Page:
When I initially upgraded to Lucid 10.04 LTS and then recovered my system to be able to successfully boot again, I tried the new Indicator Applet. Unfortunately, it proved pretty useless as I don’t use any of the programs it supports. Figuring that it was a waste, I removed it and substituted the Gnome Volume Control Applet. However, I was curious enough to Google for other ideas.
Sure enough, ubublogger has a solution! He wrote a libnotify extension to send Thunderbird new mail notifications to the Indicator Applet. He provided instructions to download and install the extension in the linked post. I had to do one initial step, though. His instructions require an application called bzr. You can install it from the terminal by typing:
sudo aptitude install bzr
It will want to install a number of support packages as well. I did that, then created a directory in which to store the source files. In the terminal, I changed to that directory, then cut and pasted his suggested command into the terminal and executed. After the required files downloaded, I ran the script as instructed. I then installed it in Thunderbird through Tools -> Addons, then clicked on Install… and navigated to the extension. After installation, restart Thunderbird.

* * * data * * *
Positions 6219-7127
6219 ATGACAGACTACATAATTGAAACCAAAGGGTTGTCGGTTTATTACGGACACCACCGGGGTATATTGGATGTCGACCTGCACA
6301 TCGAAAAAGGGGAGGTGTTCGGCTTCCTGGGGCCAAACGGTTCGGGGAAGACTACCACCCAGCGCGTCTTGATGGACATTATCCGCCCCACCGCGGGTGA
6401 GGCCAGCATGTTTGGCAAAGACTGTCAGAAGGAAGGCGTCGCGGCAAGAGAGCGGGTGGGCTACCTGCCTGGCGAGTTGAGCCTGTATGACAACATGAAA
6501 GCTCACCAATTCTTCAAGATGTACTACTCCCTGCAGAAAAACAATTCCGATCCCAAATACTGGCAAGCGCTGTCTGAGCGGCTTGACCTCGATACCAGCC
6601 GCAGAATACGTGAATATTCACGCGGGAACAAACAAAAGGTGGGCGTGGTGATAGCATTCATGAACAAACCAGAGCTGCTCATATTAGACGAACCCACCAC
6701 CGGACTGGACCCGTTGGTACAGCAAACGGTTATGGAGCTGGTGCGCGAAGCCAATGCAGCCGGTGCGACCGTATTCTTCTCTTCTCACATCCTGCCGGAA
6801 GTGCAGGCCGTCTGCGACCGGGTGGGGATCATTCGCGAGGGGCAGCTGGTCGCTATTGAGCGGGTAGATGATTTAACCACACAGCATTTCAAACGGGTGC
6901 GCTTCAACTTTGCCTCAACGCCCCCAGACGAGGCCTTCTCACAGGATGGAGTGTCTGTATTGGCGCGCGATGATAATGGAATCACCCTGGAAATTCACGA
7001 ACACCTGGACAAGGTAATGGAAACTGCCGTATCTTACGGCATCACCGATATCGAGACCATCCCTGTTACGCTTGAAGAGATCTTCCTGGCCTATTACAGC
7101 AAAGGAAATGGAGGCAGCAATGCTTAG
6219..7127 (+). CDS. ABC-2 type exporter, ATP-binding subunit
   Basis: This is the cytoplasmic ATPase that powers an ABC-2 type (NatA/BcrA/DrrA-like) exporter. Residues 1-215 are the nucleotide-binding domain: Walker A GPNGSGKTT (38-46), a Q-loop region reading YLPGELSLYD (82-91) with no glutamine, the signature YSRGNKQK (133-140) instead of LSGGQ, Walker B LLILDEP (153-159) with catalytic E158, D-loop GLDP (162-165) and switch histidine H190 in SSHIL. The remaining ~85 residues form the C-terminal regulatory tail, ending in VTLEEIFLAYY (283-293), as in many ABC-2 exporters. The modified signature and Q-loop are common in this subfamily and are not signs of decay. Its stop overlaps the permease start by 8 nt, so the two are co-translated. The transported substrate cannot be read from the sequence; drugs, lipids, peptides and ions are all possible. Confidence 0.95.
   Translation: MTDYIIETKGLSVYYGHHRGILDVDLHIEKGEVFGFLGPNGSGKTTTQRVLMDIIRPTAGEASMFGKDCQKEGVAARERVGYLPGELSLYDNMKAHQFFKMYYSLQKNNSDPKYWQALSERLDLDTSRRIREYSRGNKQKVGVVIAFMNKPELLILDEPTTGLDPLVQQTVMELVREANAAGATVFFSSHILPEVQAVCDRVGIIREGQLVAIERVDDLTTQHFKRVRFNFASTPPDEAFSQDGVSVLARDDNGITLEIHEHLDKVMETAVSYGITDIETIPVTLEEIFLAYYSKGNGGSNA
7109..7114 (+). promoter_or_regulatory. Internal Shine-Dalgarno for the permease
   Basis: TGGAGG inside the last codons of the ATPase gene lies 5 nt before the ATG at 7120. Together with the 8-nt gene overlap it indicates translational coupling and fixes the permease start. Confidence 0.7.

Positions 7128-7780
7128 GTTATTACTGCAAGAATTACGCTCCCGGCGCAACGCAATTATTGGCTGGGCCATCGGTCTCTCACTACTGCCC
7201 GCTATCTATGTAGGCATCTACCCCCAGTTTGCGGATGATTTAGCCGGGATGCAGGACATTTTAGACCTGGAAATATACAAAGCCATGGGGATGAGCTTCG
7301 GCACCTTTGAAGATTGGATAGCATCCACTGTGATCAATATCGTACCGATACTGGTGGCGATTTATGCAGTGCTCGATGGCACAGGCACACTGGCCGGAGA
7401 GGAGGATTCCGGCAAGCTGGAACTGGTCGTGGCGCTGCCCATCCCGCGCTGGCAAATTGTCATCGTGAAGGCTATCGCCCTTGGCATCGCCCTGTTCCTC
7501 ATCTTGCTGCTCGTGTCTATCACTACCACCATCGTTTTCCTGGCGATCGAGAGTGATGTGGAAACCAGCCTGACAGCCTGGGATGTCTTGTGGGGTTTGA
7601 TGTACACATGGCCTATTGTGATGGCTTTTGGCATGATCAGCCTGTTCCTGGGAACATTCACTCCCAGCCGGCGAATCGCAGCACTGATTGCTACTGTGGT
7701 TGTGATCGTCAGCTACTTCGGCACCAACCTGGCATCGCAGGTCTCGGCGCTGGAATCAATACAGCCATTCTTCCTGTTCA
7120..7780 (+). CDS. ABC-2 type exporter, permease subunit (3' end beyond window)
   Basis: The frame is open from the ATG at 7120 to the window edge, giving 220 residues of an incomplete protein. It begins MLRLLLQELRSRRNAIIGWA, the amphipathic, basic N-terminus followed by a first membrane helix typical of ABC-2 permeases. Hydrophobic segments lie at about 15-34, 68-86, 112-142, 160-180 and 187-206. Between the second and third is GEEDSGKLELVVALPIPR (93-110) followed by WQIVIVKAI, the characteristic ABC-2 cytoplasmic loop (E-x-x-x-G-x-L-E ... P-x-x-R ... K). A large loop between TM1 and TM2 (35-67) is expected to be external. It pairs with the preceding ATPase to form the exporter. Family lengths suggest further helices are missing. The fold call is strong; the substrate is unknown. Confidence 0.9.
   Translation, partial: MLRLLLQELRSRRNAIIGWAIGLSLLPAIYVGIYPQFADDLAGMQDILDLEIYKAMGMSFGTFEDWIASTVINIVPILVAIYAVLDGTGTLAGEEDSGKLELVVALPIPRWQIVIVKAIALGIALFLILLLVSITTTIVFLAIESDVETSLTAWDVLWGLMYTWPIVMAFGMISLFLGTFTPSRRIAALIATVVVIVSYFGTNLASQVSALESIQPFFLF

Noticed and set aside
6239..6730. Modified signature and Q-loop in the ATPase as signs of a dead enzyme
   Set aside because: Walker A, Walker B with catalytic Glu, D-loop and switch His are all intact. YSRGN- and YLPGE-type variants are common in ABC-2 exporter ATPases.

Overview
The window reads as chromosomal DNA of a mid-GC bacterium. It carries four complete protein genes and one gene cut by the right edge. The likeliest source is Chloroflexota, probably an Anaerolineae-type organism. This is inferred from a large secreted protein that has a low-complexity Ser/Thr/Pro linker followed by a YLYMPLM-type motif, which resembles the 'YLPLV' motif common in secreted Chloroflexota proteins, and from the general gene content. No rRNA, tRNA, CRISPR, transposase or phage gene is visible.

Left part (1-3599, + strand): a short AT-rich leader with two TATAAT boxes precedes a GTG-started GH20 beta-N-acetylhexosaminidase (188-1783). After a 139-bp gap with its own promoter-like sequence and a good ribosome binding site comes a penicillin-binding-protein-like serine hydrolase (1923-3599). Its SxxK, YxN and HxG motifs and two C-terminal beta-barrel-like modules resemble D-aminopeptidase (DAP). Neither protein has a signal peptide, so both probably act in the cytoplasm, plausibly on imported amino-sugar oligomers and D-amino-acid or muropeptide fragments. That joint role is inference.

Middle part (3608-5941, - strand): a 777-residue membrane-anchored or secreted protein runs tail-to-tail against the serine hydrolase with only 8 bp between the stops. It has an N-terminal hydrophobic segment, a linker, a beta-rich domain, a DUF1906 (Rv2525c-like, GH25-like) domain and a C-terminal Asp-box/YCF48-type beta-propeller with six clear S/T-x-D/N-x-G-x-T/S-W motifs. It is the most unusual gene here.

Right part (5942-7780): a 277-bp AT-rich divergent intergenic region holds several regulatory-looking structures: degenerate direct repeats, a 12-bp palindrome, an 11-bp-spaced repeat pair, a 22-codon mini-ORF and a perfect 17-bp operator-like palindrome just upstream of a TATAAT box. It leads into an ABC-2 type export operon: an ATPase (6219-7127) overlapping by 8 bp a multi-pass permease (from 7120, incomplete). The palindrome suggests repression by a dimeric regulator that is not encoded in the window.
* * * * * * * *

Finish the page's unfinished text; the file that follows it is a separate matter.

The extension works perfectly. It preserves the pop up window that previews the message over the System Tray, and also provides a nice visual notice in the tray of new messages. Right clicking on the indicator icon will display the number of new messages and the account in which they reside. Very nice!
I’ve found in initial use that a dialog box pops up saying that the system needs a package called libnotify-bin to work. The Thunderbird extension doesn’t need the package to work, but the system does to display a separate notification box. I don’t want the separate notification box for TBird because TBird has its own, but I don’t want to be bugged by the dialog every time I get a message. So, I installed libnotify-bin until I come up with a better idea.
The real solution to this Indicator Applet is to make it customizable so that any program that supports it can appear on the pop up natively and one can delete those apps that one doesn’t use. Maybe next version. Or maybe not.
After my initial post, I found that ubublogger had the answer to executing Thunderbird from the Indicator Applet as well. In this post, he explains how to put Thunderbird in the Applet’s list. It’s progress.
Many kudos to the team that put this Thunderbird extension together. It’s still labeled as experimental, but don’t hesitate to use it.